Eating gluten free has meant that my body now absorbs the nutrients it needs from the food I eat. For years, I had iron injections weekly and B12 injections fortnightly. I haven’t had an injection in seven years. The mind fog I had lived my life in (without even realising it) lifted. My moods evened out. I stopped contemplating ways to end my life. I stopped taking anti-depressants.
And once the brain fog was gone I was able to look at my life differently. Make choices that served me rather than serving everyone else in my life and draining me. I had the courage to take one leap of faith after another. I returned to who I remember I was when I was a kid.
Now that I work with my body, feeding it well, nourishing it with fresh air and exercise that I love, like walks with Reg, I realise how amazing it really is.
It’s taken me around the world more times than I can count. It’s gestated and birthed and fed two gorgeous human beings. And this week it took me on a completely different adventure. It held up well with only a bit of knee trouble from the soft sand hiking and one gigantic blister on my little toe.
I’m so grateful my body did this hike.
I have a friend back home who followed my progress on Facebook. She was one of the most active people I know but is no longer able to walk due to a life limiting illness that is affecting her entire body. Before I left Canberra she asked me to think of her and hike one day of the track for her. On Sunday night, I shared a bit of her story with my team members and they all decided that we would walk in honour of her on Monday. Monday ended up being the shortest distance day, but the most difficult for most of us emotionally and mentally. It was wonderful to have thoughts of my friend in our heads, mentally propelling us forward. When we stopped for lunch, we took a team photo just for her. One of my team members was struggling even more than the rest of us, but she kept on, saying that she was doing it for my friend.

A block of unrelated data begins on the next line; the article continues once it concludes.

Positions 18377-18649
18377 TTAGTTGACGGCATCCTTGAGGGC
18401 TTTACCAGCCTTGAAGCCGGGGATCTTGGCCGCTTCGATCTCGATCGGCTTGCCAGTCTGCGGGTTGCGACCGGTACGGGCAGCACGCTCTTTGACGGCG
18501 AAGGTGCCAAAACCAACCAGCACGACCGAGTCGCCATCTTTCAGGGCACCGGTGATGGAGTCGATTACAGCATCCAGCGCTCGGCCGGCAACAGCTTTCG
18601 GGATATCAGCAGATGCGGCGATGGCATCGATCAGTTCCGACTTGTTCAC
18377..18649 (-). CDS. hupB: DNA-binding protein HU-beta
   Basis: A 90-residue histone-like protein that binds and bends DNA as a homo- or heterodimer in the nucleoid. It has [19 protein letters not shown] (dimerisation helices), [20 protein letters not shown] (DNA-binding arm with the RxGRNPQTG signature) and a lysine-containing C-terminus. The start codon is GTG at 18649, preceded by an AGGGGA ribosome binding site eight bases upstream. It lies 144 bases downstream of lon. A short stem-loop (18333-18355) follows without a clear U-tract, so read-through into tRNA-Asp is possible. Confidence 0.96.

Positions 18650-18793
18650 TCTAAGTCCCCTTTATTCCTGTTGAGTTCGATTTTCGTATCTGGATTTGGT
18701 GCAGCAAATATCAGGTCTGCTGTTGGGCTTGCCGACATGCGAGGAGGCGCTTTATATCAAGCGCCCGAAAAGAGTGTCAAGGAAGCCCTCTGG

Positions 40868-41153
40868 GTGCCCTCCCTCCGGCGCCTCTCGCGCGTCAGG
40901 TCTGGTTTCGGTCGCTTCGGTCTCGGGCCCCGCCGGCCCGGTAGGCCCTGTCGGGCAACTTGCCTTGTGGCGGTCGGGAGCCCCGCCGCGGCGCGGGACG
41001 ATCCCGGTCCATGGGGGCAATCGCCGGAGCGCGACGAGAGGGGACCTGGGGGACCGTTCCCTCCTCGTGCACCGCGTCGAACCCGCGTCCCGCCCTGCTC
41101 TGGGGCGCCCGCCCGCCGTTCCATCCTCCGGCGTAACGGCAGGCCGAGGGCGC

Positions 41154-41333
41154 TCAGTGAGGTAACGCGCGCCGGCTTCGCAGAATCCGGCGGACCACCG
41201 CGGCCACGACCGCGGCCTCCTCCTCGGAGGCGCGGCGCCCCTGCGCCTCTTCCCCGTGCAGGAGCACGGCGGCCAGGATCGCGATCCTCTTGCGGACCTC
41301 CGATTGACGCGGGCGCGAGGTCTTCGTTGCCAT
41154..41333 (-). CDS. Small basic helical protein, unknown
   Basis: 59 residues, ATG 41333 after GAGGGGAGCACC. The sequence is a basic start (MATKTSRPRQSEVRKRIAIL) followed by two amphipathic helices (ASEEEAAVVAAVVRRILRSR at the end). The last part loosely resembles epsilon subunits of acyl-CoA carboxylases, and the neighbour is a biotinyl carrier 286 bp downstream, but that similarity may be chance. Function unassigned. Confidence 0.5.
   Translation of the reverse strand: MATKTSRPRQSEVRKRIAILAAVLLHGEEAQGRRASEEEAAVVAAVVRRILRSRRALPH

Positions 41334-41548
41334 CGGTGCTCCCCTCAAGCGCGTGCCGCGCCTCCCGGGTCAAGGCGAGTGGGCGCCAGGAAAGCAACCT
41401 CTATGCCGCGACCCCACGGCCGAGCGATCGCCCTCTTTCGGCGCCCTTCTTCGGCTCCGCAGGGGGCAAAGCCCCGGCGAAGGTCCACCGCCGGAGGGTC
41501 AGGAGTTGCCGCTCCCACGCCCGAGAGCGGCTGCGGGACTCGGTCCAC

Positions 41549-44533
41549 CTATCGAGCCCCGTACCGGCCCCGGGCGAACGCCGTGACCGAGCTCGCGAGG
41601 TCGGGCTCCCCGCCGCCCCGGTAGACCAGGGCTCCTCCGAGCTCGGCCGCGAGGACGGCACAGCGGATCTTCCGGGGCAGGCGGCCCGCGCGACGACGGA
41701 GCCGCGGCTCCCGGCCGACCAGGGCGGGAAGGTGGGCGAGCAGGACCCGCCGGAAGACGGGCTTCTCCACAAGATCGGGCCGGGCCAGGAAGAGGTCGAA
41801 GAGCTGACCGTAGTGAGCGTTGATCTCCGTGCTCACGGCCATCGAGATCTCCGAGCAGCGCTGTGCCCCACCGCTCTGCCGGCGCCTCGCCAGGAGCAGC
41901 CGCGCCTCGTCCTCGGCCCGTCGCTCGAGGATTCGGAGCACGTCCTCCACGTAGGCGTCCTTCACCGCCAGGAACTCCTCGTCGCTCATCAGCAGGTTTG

I was thinking of this same friend as I finished day 5 and how she would have loved to do this track. My body can do amazing things. I’m glad I’ve made peace with it at last. And while I can, I’m taking as many adventures as possible.
I’ve thought of so many of my friends as I’ve traversed the track. I’ve reflected on how grateful I am that they are in my life and help and support me on my journey. So many people love me and help me each day in numerous ways.
On the track, we had each other’s backs. Each one of us was struggling by the end. But we were determined that we would finish as a team. One team member was suffering terribly from tendonitis in her knee. Her dad carried her day pack for her all day strapped to the front of him, while carrying his own on his back. We made a moving handrail for her out of a tree branch and she used it to have something to hold on to as she had to climb over rocks. Each of us helped her at different times during the day – keeping her spirits up and carrying her with us.
That’s what friends do. They lift you up, they have your back, they tell you the hard truths when you need to hear them, they hold space for you when you need that. So many of my friends from all over the world followed my track on Facebook and Instagram, sending me messages of support. I felt loved and supported all around.
Without my friends on the track my journey this week would have been very different. Without my friends around the world my physical, mental, emotional and spiritual journey through this lifetime would be very different.
This journey was one I needed to make for me. I’m proud I finished. I’m grateful for the experience and the support I received. I’m excited about what I’ve learned about myself. And I’m happy I’ve been able to help others. All in all, it’s been an amazing week and a wonderful adventure.